Misunderstood Madison


Modern academics and lawyers use James Madison to justify the rule of governing elites, such as the Supreme Court’s power to interpret the U.S. Constitution. Such power was actually an anathema to Madison, argued Stanford Law School dean Larry Kramer, JD’84, at a talk last Thursday in Harper Hall. “Madison was not as undemocratic as people want to make him out today,” but rather was “centrally concerned with securing popular government.”

Too many scholars, Kramer argued, emphasize particular passages by Madison in the Federalist Papers, written between 1787 and 1788 with Alexander Hamilton and John Jay to advocate ratification of the Constitution. Scholars consider some of Madison’s passages the source of American separation of powers, which ultimately justified resting constitutional authority in the hands of the Supreme Court and limiting citizens’ role in government.

But interpreting the Constitution, Kramer said, was not part of Madison's vision for the Supreme Court. In fact, over the course of his lifetime Madison consistently fought against those who supported the idea of "judicial supremacy," that the court was the supreme arbiter of constitutional issues. Madison's positions, Kramer said, held that judging the Constitution was "between the people and their legislatures."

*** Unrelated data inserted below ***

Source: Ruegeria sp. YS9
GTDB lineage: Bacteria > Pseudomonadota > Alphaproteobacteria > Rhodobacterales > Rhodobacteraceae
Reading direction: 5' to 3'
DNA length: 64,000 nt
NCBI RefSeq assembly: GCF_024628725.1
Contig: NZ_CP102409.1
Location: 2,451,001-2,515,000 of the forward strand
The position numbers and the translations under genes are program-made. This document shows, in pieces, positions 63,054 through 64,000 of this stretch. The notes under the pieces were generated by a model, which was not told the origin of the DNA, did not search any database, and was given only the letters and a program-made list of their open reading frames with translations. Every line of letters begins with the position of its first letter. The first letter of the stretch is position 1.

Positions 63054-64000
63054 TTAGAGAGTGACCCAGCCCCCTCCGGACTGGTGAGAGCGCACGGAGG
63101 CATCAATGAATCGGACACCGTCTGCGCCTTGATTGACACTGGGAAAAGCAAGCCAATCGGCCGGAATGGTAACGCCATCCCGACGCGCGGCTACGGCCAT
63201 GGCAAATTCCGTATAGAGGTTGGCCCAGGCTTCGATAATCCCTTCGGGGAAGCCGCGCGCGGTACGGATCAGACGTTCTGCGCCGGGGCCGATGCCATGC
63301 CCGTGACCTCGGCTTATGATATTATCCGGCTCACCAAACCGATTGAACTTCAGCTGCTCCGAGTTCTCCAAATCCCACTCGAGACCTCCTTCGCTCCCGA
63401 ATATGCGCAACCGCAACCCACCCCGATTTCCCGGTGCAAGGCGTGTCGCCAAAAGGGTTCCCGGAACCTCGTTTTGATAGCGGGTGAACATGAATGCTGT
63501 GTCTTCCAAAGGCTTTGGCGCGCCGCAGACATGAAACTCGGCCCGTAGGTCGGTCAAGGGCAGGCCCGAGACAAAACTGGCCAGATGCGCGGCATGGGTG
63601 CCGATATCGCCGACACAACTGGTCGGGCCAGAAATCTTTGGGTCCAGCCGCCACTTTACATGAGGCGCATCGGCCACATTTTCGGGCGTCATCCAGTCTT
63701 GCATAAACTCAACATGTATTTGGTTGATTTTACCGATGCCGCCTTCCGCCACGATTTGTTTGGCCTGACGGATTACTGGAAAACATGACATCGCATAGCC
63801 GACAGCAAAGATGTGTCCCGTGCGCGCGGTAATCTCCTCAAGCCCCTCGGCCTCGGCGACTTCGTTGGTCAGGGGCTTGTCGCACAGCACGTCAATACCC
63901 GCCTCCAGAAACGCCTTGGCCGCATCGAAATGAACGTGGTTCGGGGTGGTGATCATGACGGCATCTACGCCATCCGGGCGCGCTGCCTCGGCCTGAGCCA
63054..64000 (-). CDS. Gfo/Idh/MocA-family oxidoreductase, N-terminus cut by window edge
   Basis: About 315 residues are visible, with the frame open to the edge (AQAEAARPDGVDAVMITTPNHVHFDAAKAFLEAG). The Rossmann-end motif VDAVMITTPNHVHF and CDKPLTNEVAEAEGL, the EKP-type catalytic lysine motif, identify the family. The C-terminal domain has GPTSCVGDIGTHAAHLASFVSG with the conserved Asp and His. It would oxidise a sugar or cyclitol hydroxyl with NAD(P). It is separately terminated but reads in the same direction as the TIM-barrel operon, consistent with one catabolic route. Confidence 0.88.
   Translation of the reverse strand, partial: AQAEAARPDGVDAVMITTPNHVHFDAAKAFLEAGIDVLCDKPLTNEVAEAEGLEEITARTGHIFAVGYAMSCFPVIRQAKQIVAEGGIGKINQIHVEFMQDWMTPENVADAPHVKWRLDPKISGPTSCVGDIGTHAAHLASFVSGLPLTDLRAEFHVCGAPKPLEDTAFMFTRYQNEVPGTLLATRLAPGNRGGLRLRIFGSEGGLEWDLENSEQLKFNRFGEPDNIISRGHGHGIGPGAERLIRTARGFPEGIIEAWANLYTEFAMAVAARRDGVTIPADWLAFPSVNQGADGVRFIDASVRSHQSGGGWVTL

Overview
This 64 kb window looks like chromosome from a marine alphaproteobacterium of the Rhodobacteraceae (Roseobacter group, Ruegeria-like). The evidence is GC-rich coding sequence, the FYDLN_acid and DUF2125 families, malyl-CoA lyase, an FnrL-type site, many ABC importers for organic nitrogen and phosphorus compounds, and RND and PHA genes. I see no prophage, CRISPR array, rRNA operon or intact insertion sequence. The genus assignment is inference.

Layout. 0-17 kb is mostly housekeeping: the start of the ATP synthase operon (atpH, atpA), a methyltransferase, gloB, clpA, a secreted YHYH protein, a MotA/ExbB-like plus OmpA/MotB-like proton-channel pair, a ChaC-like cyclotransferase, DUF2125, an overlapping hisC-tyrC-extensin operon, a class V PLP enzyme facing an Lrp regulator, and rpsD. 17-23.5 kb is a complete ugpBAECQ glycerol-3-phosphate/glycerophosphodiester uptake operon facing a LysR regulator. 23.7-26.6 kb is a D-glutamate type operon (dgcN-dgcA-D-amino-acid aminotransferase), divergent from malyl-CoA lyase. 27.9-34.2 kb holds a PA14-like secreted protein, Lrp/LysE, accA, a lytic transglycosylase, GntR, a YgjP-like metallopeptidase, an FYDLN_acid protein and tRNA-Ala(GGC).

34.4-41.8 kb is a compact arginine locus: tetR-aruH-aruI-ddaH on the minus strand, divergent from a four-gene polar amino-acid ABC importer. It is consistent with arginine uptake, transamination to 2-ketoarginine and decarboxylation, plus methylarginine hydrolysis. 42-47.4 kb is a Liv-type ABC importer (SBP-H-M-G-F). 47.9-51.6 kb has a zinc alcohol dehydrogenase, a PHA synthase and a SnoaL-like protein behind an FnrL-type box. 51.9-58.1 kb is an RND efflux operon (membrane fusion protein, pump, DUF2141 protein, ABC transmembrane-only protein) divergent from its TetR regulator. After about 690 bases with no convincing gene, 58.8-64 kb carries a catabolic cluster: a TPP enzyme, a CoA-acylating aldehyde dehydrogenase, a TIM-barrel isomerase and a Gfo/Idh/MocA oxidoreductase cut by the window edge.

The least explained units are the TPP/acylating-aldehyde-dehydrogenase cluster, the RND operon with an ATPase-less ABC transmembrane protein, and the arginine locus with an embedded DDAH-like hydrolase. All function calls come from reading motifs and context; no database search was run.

The talk was sponsored by the Center for Study of the Principles of the American Founding as part of its yearlong lecture series that brought David Armitage of Harvard University earlier this month. On April 10 Yale political scientist Steven Smith will discuss Lincoln and his writings.

Ethan Frenchman, '08

Photo: Last Thursday Larry Kramer, JD’84, dean of Stanford Law School, addressed students, colleagues, and former teachers.

Photo courtesy Stanford University

February 29, 2008